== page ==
“My wife has been a Pointe Shoe Fitter in the Freed shop since she was sixteen. She was a dancer, went away and travelled the world. We met when she was in the Philippines, and she brought me back with her and we had babies. She went back to the shop and four months ago I started to make shoes here. I have a good teacher in Tksim, he’s a Master.

I do enjoy it. I always found it fascinating when my wife talked about dancing and shows and make-up. I always had the curiosity. Always thought, I want to be part of all that.

I haven’t been to the ballet yet, but I’ve watched it on Youtube.

Since I’ve been making shoes, I look at the dancer’s feet. I used to be a tight-rope walker and a trapeze artist. When I was a trapeze artist, I had to wear a leather glove. We made the leather gloves ourselves and the leather was so important. I understand how the leather is important for the shoe, I’d never realised it before.

I will call myself a Pointe Shoe Maker.I make twenty-four shoes a day. It has come naturally to me, but it’s very hard work. My hands and my shoulders ache. This here is the first ever shoe I made here. It gives me great satisfaction because it is a very important shoe – because this is a shoe that is not to be worn everyday in the street.

It’s craftsmanship.”

Daniel’s first shoe with his ‘Butterfly’ mark on the sole.

Daniel’s mark.

At Daniel’s work bench.

Alan known as ‘Triangle’

“I started next door in Despatch and then I was given the opportunity to come here and make shoes. I made my first pair of shoes nine years ago. Dancers come here and they thank us and applaud us.

I have been to the ballet once. I can’t remember what it was – it wasn’t really my cup of tea. I’m a DJ and prefer a different dance. My kids do ballet and I’ve made one of them a pair of shoes

I call myself a shoe maker.

If I wasn’t here, I would be painting or decorating or a barman.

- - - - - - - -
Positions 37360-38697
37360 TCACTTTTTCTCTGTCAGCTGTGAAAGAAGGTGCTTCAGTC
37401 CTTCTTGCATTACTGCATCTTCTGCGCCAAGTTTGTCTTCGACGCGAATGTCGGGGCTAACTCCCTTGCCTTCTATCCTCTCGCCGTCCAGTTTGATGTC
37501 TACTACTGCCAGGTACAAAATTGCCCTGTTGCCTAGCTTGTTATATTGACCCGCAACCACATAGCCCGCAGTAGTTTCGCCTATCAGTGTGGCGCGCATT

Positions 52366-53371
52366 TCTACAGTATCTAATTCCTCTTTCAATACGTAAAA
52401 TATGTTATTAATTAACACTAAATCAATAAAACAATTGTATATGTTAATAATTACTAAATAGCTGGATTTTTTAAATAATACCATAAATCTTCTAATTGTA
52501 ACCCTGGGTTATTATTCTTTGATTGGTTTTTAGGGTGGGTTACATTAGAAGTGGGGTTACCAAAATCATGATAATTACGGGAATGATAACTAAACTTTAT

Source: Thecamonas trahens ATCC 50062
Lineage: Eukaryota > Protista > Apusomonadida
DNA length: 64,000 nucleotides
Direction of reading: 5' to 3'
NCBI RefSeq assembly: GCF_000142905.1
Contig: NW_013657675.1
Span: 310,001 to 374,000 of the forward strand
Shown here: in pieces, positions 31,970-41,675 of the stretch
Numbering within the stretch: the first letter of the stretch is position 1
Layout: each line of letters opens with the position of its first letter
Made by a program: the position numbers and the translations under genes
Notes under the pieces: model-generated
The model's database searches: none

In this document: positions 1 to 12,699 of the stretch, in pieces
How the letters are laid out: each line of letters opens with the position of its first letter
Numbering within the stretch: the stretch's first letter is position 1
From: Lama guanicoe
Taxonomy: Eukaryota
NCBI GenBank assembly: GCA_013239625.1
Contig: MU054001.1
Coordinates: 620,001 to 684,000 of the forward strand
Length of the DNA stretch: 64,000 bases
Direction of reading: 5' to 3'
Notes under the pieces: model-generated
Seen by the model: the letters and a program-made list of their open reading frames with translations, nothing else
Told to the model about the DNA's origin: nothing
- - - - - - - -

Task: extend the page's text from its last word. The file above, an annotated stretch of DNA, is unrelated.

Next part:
We don’t see what other people see. You see something beautiful. I see a finished product, a skilled job well done.”

One of Alan’s shoes with his ‘triangle’ on the sole.

An order with the customer’s specifications.

When the block and platform have been created – this is the moment when it rests ghostly on Pointe, unaided, perfectly balanced, dancing its own breathtaking dance.

Alan’s work bench

Darren Plume, Quality Controller & Manager of the London Makers

“My grandfather worked as a storeman here thirty years ago. I left school and joined here when I was fifteen and a half years old. I started off unloading lorries, making tea, that sort of thing. I’ve been here twenty-six years now and have done mostly everything. I took over jobs as people left or retired. I never thought about leaving because I’m happy with what I do.

It’s the people who made me want to stay. I had a lot of father figures. I’ve known Ray (Crown) twenty-six years and we see each other more than we see our own families. My mates used to think I was nuts working here because they were all on building sites, but then they saw the dancers who came in and they changed their minds.